For those that have been following my blog recently you’ll know that I have signed up for the on-line master class series by the best-selling thriller writer James Patterson. Now, thrillers are not my thing but the guy has sold millions of books world-wide so knows a thing or two about writing successful commercial fiction. I’m nearing the end now so what’s changing.
Well I never was a great planner, I tended to write and then see where it took me, which I know works for some people. However, I think especially for the self-publisher that planning of every scene can add real value. We perhaps can’t afford the luxury of in-depth and repeated editing. So working on those scenes, the order, the twists and the impact, in detail before you start the writing I think is a winner.
The planning allows you to see how the plot is going to work. If you make changes as you write you can see what impact that’s going to have and plan accordingly My latest book is a detective story with a supernatural element to it. I’ve already seen where it doesn’t flow, where I’ve caused myself problems. I moved scenes I want to keep, I’ve deleted scenes that don’t fit. I’ve deleted a character and changed some scenes to help with the story flow. As new ideas, twists and improvements come to mind I can see how they will fit in and what further changes must be made to accommodate them. It gives me that overview I think I was missing.
Naturally for James (I think I know him well enough now to call him that) as it should be for any other writer, editing (as in redrafting) is a major part of the process. He admits he might go through as many as ten drafts. His point here is that it’s not that you’ve made mistakes, rather it’s all about improving. The recommendation is don’t polish until you’ve done most of the story revision. I understand this as polishing is always tempting, however, I think it’s a distraction, those first few revisions should be all about getting the story right not refining the prose. If you become too attached to the prose it can be harder to make that ‘I must cut this section’ decision. The questions to keep in mind are: Is this making the scene work? Are these chapters keeping the story moving? Is this dialogue dragging? As he puts it ‘pace pays the bills’.
For me this is the most difficult part of writing, making that decision to take something out. I write the story fairly fast so if anything in those first few revisions I’m usually looking to add detail or colour as I would call it. Maybe I need to leave that until later in the process i.e. when I have the story down to the point where I feel it really works, then I can make those additions (without of course spoiling the flow).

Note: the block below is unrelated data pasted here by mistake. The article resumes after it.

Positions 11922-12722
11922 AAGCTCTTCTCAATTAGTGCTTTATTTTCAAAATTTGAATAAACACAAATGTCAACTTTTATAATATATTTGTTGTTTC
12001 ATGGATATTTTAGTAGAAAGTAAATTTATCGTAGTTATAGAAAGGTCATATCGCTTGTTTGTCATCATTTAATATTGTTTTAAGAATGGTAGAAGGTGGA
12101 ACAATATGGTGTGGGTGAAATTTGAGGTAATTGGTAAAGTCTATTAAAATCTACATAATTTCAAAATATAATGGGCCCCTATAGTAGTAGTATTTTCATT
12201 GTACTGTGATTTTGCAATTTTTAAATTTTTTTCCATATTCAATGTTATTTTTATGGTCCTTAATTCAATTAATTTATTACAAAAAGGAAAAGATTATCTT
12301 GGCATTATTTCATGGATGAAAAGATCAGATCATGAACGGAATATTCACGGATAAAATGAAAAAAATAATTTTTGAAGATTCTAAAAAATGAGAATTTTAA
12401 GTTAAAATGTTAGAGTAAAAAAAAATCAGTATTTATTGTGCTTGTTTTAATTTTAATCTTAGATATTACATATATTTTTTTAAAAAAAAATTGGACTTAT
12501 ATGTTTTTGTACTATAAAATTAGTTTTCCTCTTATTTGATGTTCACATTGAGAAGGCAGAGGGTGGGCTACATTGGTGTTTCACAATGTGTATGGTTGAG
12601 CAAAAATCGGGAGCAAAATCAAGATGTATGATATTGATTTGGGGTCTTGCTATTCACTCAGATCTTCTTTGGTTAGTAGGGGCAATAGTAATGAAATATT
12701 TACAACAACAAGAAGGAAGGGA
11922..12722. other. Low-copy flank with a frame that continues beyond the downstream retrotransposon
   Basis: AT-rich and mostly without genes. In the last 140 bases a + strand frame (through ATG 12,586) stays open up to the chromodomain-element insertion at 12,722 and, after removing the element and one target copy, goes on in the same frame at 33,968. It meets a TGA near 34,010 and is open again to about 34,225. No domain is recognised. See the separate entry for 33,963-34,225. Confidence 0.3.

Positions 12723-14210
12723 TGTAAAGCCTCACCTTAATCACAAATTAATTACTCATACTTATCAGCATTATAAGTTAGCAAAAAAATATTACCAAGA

Perhaps the other problem I have with editing is that I have been told and read many times that ‘if it doesn’t move the story along take it out’. I feel this almost a writing cliché. I don’t want a story to be always going 100 mph. I want to take a breath every now and then. I call it story punctuation and in the right places it can be compelling, although I know it can be over-done. I also feel that variation in pace is important both in the story and the writing itself. The ‘slower’ parts giving more emphasis to the all out action.
Hmm, lots to think about and try which is a good thing. Sometimes I think it’s all too easy to stick to what you’ve always done. So here’s to trying new approaches. They may or may not work, but as I said in my first blog on this subject, what have I got to lose other than my several hundred thousandth place on Amazon rankings.
As always comments are welcome.
2 thoughts on “My writing – going back to basics 4)”
“Refining the prose” is the last step in anything I write. I read at a pace that’s slow enough so that i can catch any intuitive response that says something like, “There’s something not quite right here.” That is always the case! The change that’s needed is usually just a word, inserting a better one or deleting it.
I know what you mean – some words or phrases just ‘jar’. Also sometimes small corrections in one place upset the balance elsewhere.